Back on the freighter, Odo looked up at the ventilation duct in question, situated over six meters from the ground, its access point a small three-by-four rectangle by the ceiling of the cargo hold. Its slatted cover was hanging by a tenuous single fastener. Odo couldn't help but wonder at the ingenuity and fearlessness of the child who had crawled up the bulkheads, using a cargo net to aid the climb, and crept along an abutment to get to it, effectively eluding the invading forces of DS9.

Odo looked at the deputies bunched uselessly behind him. “I'll be back,” he said, and morphed smoothly into one of his favored forms, a Tarkalian hawk. He pushed off from the ground with powerful wings and flew up. He landed lightly on the edge of the air vent. His talons made click-click sounds against the metal as he bird-hopped into the open rectangle.

Inside, the metal walls of the ducts were covered with years of dust, disturbed only by the recent passage of the girl. Odo's feathered head darted back and forth as he took in the prints and swipes made by little knees and little hands that lead farther in, made visible by the yellow service light along the top of the ducts. Another form would be in order to navigate the narrow passages and follow the trail, so Odo morphed from the hawk into one more suited to the task.

Odo soundlessly followed the spore of his quarry on four long, agile legs. He wondered why he didn't use this form more often. He had forgotten how much he enjoyed the lithe, lean stealth of the cat. It was perfect for covert ops.

Odo padded silently along the ventilation duct until it came to a cross. The dust trail ended with it. The intersecting air currents had wiped the area clean. He paused, considering. Should he take the right, or the left?

Odo decided to let his borrowed feline senses do the work. A quiver in the whiskers on one side of his head suggested the air was moving differently from that direction, so he followed his instincts, and went to the right.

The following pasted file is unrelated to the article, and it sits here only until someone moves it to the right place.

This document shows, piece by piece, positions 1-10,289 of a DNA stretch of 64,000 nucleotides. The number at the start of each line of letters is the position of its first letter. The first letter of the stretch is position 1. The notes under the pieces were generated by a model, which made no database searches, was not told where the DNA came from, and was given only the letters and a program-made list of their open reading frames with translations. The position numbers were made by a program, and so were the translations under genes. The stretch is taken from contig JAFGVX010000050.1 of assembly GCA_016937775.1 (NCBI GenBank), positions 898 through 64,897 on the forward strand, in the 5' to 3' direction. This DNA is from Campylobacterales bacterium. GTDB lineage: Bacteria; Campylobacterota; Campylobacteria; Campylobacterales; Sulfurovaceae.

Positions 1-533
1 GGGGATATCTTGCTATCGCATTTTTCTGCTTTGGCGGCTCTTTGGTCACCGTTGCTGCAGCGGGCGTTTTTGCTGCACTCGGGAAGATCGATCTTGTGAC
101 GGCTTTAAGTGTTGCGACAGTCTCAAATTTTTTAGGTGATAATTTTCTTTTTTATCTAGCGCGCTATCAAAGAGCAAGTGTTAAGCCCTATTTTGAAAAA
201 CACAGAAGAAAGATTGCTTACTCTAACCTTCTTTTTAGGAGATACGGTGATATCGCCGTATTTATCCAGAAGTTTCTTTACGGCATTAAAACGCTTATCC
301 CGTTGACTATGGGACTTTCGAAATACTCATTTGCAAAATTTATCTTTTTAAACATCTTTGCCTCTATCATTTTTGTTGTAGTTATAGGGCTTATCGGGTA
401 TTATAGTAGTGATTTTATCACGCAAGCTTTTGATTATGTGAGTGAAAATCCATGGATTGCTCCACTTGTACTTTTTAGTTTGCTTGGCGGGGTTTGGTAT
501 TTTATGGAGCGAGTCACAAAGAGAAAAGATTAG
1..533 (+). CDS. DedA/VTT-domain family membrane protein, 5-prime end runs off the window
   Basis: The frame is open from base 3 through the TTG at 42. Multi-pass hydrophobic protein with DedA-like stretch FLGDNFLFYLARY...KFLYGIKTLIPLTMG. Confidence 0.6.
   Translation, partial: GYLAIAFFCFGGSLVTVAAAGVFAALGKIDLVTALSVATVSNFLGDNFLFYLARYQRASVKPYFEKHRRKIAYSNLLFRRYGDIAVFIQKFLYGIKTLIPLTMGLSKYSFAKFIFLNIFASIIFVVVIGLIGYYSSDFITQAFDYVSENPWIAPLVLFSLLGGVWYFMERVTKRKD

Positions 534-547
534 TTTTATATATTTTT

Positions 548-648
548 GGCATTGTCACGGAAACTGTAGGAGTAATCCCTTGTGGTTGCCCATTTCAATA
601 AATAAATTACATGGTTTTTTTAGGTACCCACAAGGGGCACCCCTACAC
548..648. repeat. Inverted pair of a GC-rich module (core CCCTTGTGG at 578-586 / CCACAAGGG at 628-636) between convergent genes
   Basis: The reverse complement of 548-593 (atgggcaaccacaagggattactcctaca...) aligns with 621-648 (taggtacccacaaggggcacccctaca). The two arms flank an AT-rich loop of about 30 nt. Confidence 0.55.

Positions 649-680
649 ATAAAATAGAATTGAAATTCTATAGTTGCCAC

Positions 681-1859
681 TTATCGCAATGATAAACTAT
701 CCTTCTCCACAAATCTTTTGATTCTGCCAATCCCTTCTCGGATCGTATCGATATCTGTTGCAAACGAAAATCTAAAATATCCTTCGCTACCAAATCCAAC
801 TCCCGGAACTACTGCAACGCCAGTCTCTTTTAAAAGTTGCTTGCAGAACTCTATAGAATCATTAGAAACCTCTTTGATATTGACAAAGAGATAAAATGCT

Not much further down the duct he found the girl. She was curled into a tight ball, sound asleep, the thumb of a none-to-clean hand thrust in her mouth. Leave it to a child, Odo thought, to sleep so soundly in circumstances like this.

Odo moved delicately forward, again pleased with the silent grace of this form. His investigator's eye took in the details of the slumbering girl. She appeared to be four to five, wearing a now-filthy pink dress. She had long, dark hair and sweeping lashes that brushed too-thin cheeks. Pale, almost white skin, no visible nose or forehead ridges. Humanoid, but nothing he could place immediately. He padded even closer and crouched down, close to her face now, and listened to her soft breathing. There were dark, bruised circles beneath her eyes. Obviously, the girl hadn't been sleeping. It struck Odo that maybe curled up in an air duct was the first time in a while she’d felt safe enough to do so. The thought made Odo loath to wake her, but she couldn't stay here. Engineering had warned him the radiation in the area was close to toxic and that she had been in the vent too long already. Resigned, he set about his task of getting the girl to safety.

Odo nudged the sleeping girl with a fur-lined cheek, purring and rubbing along her head as naturally as any family pet would have done. He got the intended result. The girl stirred and opened her eyes. She blinked slowly at him in the dim.